Emergency Medical Services: a resource for victims of domestic violence?

From the Emergency Medicine Journal:

Background Domestic violence (DV), also known as intimate partner violence (IPV), is one of the leading causes of serious injury among women of childbearing age. As first responders on the scene during DV calls where personal injuries have occurred, Emergency Medical Services (EMS) could routinely identify, report and assist victims of violence. Yet, little is known of the prevalence of DV calls in EMS practice, Emergency Medical Technicians’ (EMT) knowledge and comfort in responding to such calls, or how they care for victims.

Method The objectives of this study were to assess EMTs’ knowledge of and experience with providing care to victims of DV in the province of Ontario, Canada. Data were gathered through an online, short-answer survey. Survey data were analysed using basic frequency displays, and descriptive statistics are reported.

Results Almost 500 EMTs participated in this study, the vast majority of whom (90%) attended at least one DV call in the preceding year, with 65% attending between 10 and 20 DV calls. The majority of respondents (84.5%) wished for more education and training on the issue.

Conclusion EMTs have frequent contact with victims of DV yet have received little education about the issue. The majority of those surveyed would like specific education and training on DV.

$390 million marked for emergency response

From Modern Healthcare:

HHS said it will issue $390.5 million in Hospital Preparedness and Emergency Response grants to states, U.S. territories and large metropolitan areas.

The grants will help hospitals and other healthcare organizations improve their medical surge capacities during natural Advertisement | View Media Kit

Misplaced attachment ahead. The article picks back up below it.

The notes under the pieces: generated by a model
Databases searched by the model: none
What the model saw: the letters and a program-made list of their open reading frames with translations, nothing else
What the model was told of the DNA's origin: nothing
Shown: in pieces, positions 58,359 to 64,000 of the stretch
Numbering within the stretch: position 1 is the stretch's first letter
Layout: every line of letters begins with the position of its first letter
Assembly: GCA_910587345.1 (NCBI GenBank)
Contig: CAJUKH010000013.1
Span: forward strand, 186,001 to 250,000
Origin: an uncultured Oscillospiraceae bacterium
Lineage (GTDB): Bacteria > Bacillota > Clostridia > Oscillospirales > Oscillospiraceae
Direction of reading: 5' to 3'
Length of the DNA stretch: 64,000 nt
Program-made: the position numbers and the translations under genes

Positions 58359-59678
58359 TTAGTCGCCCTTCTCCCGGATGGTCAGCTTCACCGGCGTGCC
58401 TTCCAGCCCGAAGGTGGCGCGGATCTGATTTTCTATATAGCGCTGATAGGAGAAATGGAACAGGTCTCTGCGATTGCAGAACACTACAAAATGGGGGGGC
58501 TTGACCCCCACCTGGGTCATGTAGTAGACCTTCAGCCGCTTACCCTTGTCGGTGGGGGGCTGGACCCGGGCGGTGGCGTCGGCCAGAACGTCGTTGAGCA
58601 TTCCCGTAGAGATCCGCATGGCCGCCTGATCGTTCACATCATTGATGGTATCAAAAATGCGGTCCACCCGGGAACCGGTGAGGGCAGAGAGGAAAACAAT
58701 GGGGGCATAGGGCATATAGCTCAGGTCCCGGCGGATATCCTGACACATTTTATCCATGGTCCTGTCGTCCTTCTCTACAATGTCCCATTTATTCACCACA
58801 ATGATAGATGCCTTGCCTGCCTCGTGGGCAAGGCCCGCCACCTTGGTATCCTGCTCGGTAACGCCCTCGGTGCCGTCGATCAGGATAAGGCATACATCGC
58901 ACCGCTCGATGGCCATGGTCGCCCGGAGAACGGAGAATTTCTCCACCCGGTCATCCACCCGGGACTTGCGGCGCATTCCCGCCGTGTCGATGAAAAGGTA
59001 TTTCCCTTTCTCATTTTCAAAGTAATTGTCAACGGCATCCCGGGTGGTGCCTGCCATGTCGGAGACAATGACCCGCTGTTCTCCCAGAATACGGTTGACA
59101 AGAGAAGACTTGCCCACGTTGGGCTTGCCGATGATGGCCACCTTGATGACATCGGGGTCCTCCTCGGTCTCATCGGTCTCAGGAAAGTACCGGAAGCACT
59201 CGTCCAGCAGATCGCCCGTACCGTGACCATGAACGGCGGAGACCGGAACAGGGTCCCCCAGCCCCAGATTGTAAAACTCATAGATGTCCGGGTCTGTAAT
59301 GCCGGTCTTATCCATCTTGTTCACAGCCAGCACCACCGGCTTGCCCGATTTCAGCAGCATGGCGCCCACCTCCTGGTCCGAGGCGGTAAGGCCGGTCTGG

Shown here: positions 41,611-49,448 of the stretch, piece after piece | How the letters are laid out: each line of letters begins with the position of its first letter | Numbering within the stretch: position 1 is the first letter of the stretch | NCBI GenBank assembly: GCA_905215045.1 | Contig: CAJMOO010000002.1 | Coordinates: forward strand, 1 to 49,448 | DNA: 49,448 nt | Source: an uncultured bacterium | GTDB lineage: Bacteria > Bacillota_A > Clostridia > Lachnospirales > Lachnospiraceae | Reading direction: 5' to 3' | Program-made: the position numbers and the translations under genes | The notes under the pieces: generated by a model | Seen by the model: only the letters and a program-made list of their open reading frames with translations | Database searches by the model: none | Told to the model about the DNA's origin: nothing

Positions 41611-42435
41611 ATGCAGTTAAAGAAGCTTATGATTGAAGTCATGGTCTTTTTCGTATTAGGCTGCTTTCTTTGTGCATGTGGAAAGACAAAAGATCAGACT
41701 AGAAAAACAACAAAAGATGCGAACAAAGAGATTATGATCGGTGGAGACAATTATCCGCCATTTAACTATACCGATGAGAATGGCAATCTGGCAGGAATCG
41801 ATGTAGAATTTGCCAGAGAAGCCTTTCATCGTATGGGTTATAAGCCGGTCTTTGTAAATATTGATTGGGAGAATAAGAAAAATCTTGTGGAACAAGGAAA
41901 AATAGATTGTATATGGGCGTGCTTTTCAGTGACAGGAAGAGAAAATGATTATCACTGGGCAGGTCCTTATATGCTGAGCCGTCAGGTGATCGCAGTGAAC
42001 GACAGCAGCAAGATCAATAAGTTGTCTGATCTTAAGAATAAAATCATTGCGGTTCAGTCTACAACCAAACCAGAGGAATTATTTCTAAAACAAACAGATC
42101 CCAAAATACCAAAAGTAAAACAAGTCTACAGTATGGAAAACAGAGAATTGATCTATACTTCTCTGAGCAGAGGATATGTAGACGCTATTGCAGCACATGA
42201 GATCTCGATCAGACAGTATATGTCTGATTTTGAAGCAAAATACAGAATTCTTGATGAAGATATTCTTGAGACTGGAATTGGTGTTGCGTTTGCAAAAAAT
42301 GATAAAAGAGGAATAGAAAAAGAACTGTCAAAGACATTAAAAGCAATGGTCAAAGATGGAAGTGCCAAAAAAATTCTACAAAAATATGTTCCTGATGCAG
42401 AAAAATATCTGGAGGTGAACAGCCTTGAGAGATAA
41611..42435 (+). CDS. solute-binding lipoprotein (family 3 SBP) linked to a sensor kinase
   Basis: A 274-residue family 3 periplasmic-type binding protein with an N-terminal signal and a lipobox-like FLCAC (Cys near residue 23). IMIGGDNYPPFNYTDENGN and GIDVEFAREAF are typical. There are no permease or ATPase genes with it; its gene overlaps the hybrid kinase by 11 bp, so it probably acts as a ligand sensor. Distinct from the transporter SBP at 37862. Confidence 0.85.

disasters, disease outbreaks or a terrorist attack.

Comparison of three types of laryngoscope for tracheal intubation during rhythmic chest compressions: A manikin study

From Resuscitation:

Background:  If tracheal intubation can be performed during uninterrupted chest compressions, this will sustain circulation during the procedure of intubation and may lead to successful resuscitation. We compared three types of laryngoscope on a manikin as to whether they enabled tracheal intubation while the manikin’s chest was rhythmically compressed.

Methods:  A total of 35 persons who had little or no experience in intubation served as examinees. The laryngoscopes employed were a conventional Macintosh laryngoscope (MAC), a new video laryngoscope, Pentax-AWS (AWS) and an optic laryngoscope Airtraq (ATQ). During chest compression on the manikin by an assistant, the examinee attempted to perform intubation. The success rate and the time for successful intubation were measured.

Results:  During rhythmic chest compressions, nine examinees failed in tracheal intubation with the MAC, seven failed with the ATQ, and no one failed with the AWS. The success rates with the AWS were significantly higher than those with the MAC (P<0.01) or ATQ (P<0.05). The time needed for intubation was significantly shorter with the Pentax-AWS than with the others.

Conclusions: These results suggest that the use of the Pentax-AWS enables tracheal intubation while the patient’s chest is rhythmically compressed, and would more often lead to successful intubation, which in turn may lead to more successful resuscitation.